Paraplegic Man Builds Wheelchair Ramp Himself to Get Into Health Department

Written by Stephen Messenger

As recent protests in Brazil have highlighted, basic infrastructure in Latin America’s wealthiest nation is, in many areas, horribly lacking — a fact that the government has failed to address.

Just how bad is it? Well, now disabled people apparently must build their own accommodations to enter public buildings.

Samuel de Oliveira, a paraplegic from the town of Juína, had grown tired of waiting for the city to address a lack of wheelchair accessibility, so he decided to take matters into his own hands.

Armed with a bucket of cement, wooden frame, and trowel, Samuel headed to the local health department — a building frequented by people with disabilities — and proceeded to construct a wheelchair ramp for himself and others to get inside.

“I cannot stand anymore to pass through here, and I’m tired of waiting for the government,” Samuel tells G1 Globo. “This is why I took the initiative to not wait any longer.”

Samuel, who lost movement in his legs from a gunshot to the spine in 2006, says that medical staff often attend to patients in wheelchairs on the street because they have a hard time getting inside, something he says feels humiliating. The local mayor, in response to the Samuel’s action, has since apologized and promised that this issue of accessibility will be addressed better going forward.

Failing infrastructure and unresponsive government leaders have been cited as a major issue contributing to the ongoing protests springing up in cities throughout Brazil. As the nation spends billions preparing stadiums for the World Cup, accommodations for the disabled in many places are virtually non-existent — a fact that continues to go unresolved.

Though building a single wheelchair ramp may be a small action, it is perhaps indicative of a bigger realization among the Brazilian people — that when things aren’t working, it’s up to them to fix it.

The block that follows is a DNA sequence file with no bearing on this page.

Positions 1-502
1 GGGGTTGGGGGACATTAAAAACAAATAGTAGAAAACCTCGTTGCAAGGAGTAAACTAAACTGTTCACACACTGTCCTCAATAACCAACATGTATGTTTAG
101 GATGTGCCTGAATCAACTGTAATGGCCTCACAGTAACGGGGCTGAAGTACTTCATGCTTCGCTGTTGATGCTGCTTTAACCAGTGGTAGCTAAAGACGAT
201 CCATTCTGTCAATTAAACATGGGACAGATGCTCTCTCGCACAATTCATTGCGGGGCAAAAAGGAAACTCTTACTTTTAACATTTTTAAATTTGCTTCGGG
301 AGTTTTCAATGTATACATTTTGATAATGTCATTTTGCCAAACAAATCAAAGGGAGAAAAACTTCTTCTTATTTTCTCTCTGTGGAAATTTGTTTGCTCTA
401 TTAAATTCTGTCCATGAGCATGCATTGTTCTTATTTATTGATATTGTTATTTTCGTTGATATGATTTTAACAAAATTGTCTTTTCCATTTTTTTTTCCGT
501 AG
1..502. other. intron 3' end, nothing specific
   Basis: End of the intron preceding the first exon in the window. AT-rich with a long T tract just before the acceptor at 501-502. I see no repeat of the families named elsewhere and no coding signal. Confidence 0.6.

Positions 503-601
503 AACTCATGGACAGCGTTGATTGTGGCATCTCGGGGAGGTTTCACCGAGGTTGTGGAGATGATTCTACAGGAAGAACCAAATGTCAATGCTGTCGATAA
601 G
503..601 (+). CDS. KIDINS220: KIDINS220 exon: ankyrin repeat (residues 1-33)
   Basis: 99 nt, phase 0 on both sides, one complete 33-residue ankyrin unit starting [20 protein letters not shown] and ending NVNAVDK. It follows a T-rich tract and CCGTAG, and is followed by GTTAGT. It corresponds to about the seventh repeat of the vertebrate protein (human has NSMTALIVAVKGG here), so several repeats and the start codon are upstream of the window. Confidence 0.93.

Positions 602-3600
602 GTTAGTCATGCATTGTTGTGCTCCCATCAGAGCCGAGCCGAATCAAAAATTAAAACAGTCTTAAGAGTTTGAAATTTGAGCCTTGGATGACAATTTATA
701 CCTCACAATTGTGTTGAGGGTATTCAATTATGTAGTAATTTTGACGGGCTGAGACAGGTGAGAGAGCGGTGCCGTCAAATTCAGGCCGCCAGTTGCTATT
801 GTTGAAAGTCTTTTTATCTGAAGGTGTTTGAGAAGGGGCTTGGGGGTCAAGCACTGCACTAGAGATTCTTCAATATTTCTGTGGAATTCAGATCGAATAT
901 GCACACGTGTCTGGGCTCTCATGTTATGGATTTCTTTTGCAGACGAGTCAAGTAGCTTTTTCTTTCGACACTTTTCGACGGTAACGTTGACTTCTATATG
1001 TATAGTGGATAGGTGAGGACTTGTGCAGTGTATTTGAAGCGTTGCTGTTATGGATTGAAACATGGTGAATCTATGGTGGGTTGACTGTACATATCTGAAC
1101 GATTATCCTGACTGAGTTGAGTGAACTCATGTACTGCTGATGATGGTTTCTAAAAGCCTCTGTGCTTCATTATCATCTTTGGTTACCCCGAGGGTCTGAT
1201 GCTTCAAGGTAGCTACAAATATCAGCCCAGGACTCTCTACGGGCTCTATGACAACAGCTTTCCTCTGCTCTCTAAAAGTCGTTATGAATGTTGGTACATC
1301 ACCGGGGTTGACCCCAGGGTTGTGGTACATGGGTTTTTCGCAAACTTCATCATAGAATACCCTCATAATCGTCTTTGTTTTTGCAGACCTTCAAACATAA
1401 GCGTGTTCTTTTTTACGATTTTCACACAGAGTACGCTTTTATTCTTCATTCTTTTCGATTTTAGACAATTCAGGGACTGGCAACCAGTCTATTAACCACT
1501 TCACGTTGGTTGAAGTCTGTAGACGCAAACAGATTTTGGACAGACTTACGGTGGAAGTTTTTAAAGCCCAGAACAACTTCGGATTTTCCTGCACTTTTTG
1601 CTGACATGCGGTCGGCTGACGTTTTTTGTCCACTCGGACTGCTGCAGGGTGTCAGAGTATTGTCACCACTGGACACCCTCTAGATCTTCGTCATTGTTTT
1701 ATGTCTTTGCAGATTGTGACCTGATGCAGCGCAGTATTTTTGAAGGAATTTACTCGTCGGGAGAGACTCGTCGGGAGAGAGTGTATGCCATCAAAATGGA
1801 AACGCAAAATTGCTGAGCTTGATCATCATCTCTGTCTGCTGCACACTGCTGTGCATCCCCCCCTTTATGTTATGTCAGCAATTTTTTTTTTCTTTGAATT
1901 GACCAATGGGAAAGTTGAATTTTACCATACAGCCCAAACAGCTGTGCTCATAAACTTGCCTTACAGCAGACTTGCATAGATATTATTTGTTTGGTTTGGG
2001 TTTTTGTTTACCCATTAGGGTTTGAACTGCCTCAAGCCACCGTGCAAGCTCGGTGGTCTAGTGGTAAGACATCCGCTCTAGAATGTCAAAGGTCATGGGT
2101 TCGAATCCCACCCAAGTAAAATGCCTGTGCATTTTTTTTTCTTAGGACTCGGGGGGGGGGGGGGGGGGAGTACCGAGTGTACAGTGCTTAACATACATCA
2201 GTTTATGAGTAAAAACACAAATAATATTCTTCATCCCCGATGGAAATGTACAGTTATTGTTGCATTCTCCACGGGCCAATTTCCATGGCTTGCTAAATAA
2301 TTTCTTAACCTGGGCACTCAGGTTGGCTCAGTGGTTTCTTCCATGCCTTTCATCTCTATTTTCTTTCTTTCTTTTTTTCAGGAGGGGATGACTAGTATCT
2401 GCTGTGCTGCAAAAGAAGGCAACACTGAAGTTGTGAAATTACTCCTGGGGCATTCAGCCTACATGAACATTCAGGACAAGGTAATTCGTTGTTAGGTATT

This post was originally published at TreeHugger.

 

Photo from Thinkstock

76 comments

Kate C.
Kate Collier3 years ago

A lot of us in wheelchairs are not capable of such a brave and challenging act. Where I live in the UK the pavements (sidewalks?) are so bumpy and rough that I am in too much pain to tackle them on a regular basis. Only heavy medication can help me cope and I am sure this is not just my problem. I so wish that the authorities with 'power' cared, worldwide.

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Fred Hoekstra
Fred Hoekstra3 years ago

Thank you TreeHugger, for Sharing this!

Manuela C.
Manuela C.3 years ago

Unfortunately, football is more important!

Jeanne Rogers
Jeanne Rogers3 years ago

Inspirable info. Thank you.

sylvie a.
.3 years ago

Bravo Samuel ! En vous facilitant l'accès à cet endroit, vous avez également démontrer à cette institution gouvernementale que l'aide aux personnes handicapées laissait à désirer.

Cynthia B.
cynthia AWAY b.3 years ago

Bravo Samuel!
"Though building a single wheelchair ramp may be a small action, it is perhaps indicative of a bigger realization among the Brazilian people — that when things aren’t working, it’s up to them to fix it."

Mary L.
Mary L.3 years ago

From one step comes the trip of a thousand miles. Bravo to the gentleman!

Natasha Salgado

Goof 4 him! Sad though...

Alan Lambert
Alan Lambert3 years ago

This one is STILL too cool for school...